As shown in Fig. 7a, b are two images from tomato diseases and pests dataset. The confidence score of the A-leaf prediction box is 0.8, the B-leaf prediction box is 0.6, and the A-leaf obscures the B-leaf. The intersection over the union of the prediction boxes of A and B leaves is \(IoU>0.5\). The NMS algorithm is used to process redundant prediction boxes. When \(IoU>0.5\), because the set threshold of YOLOv3 is 0.5, the A-leaf with higher confidence score is retained, and the confidence score of the prediction box of B-leaf is set to 0, thus the result of B-leaf cannot be detected.

Fig. 7

Two tomato leaves of occlusion

In this study, a linear attenuation NMS algorithm is used to solve the problem that the occluded leaves could not be accurately detected due to NMS in the original YOLOv3. When the \(IoU\) is higher than the suppression threshold, the confidence score in the NMS is linearly smoothed. The optimized NMS algorithm is expressed as

$$S_{confi}^{*} = \left\{ {\begin{array}{*{20}l} {S_{confi} , IoU\left( {M,b_{i} } \right) \le N_{t} } \\ {S_{confi} \left[ {1 - IoU\left( {M,b_{i} } \right)} \right] , IoU\left( {M,b_{i} } \right) > N_{t} } \\ \end{array} } \right.$$

In the above-mentioned formula, \({S}_{confi}^{*}\) is the confidence score after linear smoothing treatment, \({S}_{confi}\) is the confidence score of the original NMS, \(M\) is the prediction box with the higher confidence score, \({b}_{i}\) is the object prediction box to be compared, \(IoU\left(M,{b}_{i}\right)\) is the intersection over union of \(M\) and \({b}_{i}\),\({N}_{t}\) is the suppression threshhold.

The flow chart of the optimized NMS algorithm is shown in Fig. 8.

Fig. 8

Flow chart of the optimized NMS processing

The specific steps are as follows:

  1. 1)

    According to the size of the confidence score, the \(N\) prediction boxes generated by regression are sequentially sorted;

  2. 2)

    Select the prediction box with the largest confidence score and calculate the \(IoU\) values with other prediction boxes;

  3. 3)

    Compare the calculated \(IoU\) value with the threshold value, if the \(IoU\) value is greater than the threshold value, the confidence score will be recalculated using formula (1). Otherwise the original value will remain unchanged;

  4. 4)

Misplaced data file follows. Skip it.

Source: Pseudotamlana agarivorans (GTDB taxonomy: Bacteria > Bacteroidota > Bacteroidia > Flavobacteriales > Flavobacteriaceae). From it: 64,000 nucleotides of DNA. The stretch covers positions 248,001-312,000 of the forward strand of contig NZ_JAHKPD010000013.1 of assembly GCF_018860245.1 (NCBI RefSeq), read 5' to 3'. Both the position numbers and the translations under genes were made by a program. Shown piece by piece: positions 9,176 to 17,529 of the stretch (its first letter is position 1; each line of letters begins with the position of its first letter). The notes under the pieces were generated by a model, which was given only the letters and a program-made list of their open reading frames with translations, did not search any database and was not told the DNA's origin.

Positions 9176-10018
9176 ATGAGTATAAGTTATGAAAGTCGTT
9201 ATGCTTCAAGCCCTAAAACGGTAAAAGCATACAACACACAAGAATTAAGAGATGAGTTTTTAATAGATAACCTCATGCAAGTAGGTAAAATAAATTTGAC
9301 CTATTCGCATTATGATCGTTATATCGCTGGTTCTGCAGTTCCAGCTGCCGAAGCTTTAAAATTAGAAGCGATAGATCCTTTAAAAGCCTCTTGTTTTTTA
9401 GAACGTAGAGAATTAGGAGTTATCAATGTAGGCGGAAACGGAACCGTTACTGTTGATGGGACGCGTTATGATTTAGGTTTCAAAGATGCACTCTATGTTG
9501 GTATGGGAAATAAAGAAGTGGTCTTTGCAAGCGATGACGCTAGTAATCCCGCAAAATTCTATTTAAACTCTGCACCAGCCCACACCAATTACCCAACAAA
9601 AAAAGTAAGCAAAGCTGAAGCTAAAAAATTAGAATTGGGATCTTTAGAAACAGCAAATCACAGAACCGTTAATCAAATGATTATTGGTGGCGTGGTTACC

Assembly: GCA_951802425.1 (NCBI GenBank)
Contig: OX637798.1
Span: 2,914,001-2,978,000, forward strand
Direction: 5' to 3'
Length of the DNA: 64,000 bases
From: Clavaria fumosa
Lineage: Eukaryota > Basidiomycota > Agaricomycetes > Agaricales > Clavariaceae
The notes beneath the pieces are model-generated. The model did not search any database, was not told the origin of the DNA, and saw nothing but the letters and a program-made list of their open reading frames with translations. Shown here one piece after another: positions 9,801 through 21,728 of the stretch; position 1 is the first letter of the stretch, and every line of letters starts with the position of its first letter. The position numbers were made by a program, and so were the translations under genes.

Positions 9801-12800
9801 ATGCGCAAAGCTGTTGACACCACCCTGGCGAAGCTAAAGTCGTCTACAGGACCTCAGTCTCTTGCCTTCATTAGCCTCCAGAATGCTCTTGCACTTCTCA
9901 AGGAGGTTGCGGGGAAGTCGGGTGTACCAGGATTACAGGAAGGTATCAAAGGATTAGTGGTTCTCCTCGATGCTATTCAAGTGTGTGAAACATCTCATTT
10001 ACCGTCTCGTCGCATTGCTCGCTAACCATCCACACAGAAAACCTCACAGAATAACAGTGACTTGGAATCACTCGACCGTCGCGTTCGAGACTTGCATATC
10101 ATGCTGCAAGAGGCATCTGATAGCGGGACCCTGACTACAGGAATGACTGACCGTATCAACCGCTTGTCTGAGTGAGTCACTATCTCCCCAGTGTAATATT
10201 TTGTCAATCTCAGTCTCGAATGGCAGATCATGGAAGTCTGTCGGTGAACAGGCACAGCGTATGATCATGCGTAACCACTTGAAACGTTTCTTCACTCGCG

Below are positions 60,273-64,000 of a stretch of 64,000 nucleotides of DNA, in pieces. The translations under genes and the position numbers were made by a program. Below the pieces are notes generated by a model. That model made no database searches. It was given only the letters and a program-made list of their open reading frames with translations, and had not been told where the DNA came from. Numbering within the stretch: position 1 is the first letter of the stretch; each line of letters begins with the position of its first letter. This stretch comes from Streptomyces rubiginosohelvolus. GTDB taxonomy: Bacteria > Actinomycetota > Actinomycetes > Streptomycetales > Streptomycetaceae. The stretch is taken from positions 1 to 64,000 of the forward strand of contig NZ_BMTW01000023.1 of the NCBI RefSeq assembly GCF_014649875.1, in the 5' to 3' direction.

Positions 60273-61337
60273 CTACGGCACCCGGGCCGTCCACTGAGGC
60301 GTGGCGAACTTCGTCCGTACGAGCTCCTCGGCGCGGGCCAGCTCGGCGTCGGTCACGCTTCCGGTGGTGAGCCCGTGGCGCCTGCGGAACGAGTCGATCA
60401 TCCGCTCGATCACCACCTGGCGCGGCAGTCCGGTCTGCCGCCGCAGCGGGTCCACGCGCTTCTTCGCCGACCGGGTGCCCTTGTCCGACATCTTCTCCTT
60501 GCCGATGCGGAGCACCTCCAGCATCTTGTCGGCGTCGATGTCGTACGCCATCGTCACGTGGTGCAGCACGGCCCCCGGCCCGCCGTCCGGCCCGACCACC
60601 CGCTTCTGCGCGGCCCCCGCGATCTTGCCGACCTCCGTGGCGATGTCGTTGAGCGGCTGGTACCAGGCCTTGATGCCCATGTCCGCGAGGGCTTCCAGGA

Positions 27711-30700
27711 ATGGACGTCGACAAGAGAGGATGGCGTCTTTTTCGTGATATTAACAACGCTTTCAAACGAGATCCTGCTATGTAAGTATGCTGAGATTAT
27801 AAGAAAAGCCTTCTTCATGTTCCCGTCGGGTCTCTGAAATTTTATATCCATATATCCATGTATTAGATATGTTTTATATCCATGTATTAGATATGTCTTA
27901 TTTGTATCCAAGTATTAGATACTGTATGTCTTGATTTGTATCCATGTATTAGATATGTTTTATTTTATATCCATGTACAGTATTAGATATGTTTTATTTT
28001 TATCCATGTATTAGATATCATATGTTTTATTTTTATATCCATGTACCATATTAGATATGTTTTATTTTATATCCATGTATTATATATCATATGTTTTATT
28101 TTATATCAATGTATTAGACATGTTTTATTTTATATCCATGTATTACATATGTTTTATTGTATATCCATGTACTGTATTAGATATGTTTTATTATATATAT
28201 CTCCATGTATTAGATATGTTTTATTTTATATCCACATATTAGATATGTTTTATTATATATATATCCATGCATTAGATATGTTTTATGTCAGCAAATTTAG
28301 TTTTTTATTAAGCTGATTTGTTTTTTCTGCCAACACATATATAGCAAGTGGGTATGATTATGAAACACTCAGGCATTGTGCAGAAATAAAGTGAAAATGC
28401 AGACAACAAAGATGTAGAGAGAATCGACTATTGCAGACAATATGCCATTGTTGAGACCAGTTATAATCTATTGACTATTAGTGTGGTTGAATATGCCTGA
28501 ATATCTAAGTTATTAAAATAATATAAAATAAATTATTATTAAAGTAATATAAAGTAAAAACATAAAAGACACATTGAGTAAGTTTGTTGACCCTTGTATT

Store the prediction box with the largest confidence score in \(L\), execute \(N-1\), and repeat steps 1)–4) for the remaining prediction box until \(N=1\), that is, all prediction boxes are processed;

  5. 5)

    Delete the prediction box with the confidence score less than the threshold in \(L\), and display the prediction box with the confidence score greater than the threshold; that is, the prediction box is the final detection result.

The improved NMS algorithm is no longer a simple threshold comparison method, but a method by using the linear attenuation confidence score of the \(IoU\) value, which can avoid the false deletion of the prediction box of the occluded object and improve the detection ability of the occluded object.

Lightweight processing of the model

The improved network increases the diversity of structures and the parameters in the network become more numerous. When the dataset is small, too many network parameters will lead to over-fitting problems, which can not make the model have good generalization ability but also increase the computational difficulty and make the network difficult to train. To solve the above problems, the model is lightweight processed in this study. The idea of convolution factorization is introduced into the network, and the larger two-dimensional convolution is decomposed into the smaller one-dimensional asymmetric convolution, as shown in Fig. 9. On the one hand, the model parameters can be reduced, the network operation can be accelerated, and the overfitting of the model can be avoided; on the other hand, the non-linear layer of the model can be expanded by the superposition of asymmetric convolutions, which can obtain more and richer spatial features and increase the diversity of features.